Infant Toddler Development Training
Module 6, Lesson 3
Anatomy of the Eye
The eye is an organ that contains several structures. These include an anterior chamber, lens, and a posterior chamber known as a globe. The globe contains fluid called the vitreous, and the rear or back of the globe is called the retina. The eye operates like a camera allowing light and visual images to be recorded on the retina (like the camera's film).
The anterior chamber contains the focusing part of the eye that focuses light on the retina, which is actually the seeing sense organ. The muscles of the eye bend the lens to focus the light differently. The iris, or the colored portion of the eye visible to others, is a structure made up of tiny ciliary muscles that open and close the opening of the lens, called the pupil, to control the amount of light that is allowed into the globe. The eyelid also assists the iris in controlling the amount of light. The image that is seen on the eye surface or retina is then transmitted via an electrochemical signal to the visual cortex of the brain. The visual cortex assists in the interpretation of the visual image to link it to the experience. This is called visual perception or perceptual function.
Visual impairment may be a result of damage to the structure of the eye or even a congenital absence of the eye(s) known as anophthalmia. Visual impairment or blindness can also be caused by damage to other areas of the visual system such as the visual tracts or visual cortex.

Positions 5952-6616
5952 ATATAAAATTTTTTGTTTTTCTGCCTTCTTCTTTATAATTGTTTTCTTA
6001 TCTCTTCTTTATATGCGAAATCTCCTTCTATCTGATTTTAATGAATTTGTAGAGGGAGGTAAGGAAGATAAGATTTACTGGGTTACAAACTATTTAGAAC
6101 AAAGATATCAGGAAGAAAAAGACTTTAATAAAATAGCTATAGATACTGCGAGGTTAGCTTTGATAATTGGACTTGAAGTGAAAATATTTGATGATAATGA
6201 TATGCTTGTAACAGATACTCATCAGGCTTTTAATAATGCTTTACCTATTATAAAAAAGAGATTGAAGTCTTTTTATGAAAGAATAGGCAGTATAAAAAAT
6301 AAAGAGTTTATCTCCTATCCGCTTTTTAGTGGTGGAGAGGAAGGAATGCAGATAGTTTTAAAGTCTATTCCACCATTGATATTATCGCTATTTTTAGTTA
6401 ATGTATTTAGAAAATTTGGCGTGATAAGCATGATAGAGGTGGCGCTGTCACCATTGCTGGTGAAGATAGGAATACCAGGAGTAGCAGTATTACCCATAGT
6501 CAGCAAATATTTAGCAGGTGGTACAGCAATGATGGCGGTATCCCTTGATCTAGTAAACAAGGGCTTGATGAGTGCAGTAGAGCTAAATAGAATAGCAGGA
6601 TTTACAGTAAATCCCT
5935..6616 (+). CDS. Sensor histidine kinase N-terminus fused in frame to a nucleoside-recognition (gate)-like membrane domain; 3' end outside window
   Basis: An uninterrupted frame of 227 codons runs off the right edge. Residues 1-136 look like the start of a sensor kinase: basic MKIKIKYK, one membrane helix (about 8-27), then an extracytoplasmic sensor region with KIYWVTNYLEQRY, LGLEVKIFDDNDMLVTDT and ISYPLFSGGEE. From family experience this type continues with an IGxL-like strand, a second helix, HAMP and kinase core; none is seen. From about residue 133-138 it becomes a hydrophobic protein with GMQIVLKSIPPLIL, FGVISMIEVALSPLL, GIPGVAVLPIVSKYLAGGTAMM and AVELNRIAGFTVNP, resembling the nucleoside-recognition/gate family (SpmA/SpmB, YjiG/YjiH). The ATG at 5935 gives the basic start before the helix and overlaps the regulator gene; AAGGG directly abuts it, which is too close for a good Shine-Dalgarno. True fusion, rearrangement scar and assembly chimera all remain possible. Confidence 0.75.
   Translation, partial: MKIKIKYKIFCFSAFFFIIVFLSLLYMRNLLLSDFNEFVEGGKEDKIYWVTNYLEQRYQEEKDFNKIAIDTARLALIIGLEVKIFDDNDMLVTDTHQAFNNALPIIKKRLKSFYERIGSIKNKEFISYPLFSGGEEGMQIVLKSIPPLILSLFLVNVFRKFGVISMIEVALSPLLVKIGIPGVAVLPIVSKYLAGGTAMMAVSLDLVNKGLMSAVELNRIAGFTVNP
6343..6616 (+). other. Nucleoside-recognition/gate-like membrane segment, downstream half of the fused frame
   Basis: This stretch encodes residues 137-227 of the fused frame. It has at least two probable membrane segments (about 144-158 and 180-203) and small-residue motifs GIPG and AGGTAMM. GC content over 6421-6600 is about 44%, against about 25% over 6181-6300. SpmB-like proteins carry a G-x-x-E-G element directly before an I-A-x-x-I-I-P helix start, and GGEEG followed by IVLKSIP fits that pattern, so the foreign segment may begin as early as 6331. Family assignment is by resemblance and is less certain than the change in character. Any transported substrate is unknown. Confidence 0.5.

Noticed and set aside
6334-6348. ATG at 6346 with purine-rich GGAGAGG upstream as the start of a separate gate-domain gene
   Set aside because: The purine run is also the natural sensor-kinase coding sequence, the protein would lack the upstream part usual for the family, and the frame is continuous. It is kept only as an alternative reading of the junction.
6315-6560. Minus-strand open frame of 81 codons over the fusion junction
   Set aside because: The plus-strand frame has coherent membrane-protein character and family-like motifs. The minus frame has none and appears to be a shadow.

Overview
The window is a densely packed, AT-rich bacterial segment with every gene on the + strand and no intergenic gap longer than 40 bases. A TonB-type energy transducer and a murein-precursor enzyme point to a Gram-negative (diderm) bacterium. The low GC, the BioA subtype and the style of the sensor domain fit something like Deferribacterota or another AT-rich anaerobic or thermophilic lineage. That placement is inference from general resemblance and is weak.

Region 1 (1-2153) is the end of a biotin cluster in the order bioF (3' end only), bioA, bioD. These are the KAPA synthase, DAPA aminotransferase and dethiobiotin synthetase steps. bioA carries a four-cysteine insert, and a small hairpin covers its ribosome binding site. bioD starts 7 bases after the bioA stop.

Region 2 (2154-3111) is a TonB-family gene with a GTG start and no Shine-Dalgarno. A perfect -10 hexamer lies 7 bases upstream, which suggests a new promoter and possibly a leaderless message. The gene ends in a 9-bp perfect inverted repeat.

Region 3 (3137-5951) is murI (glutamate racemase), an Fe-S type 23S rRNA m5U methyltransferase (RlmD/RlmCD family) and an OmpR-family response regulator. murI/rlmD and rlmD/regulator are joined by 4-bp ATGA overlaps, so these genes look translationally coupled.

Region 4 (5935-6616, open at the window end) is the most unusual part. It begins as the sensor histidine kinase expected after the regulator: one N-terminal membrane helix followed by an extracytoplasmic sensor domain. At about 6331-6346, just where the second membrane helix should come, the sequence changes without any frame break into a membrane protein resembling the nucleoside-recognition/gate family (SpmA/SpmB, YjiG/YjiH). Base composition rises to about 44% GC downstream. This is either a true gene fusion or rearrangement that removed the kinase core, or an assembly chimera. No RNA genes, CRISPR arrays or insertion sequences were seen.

Some diseases relating to structural abnormalities of the eye include glaucoma that can affect the anterior chamber of the eye, corneal opacities, cataracts on the lens, and retinal problems such as retinopathy of prematurity.
All eye problems should be referred to an ophthalmologist who is a medical doctor specializing in the care and treatment of diseases and conditions of the eye. The Florida Department of Health is encouraging eye specialists to use the Eye Specialist Report for all children with eye conditions under the age of 3 years. The ITDS can assist in this process by providing a copy of the report to the specialist when he/she knows that a child is being referred for vision testing. The ITDS can also be alert to children who
- Continually rub their eyes.
- Appear sensitive to light.
- Do not reach for toys at the appropriate age.
- Do not track or follow objects.
- Do not blink in response to visual threat such as a hand passed before their face.
- Stare continually at a light.
Children who exhibit some/all of the above may be in need of a vision assessment. It is quite possible that they meet the Part C Criteria Specifying Visual Impairment
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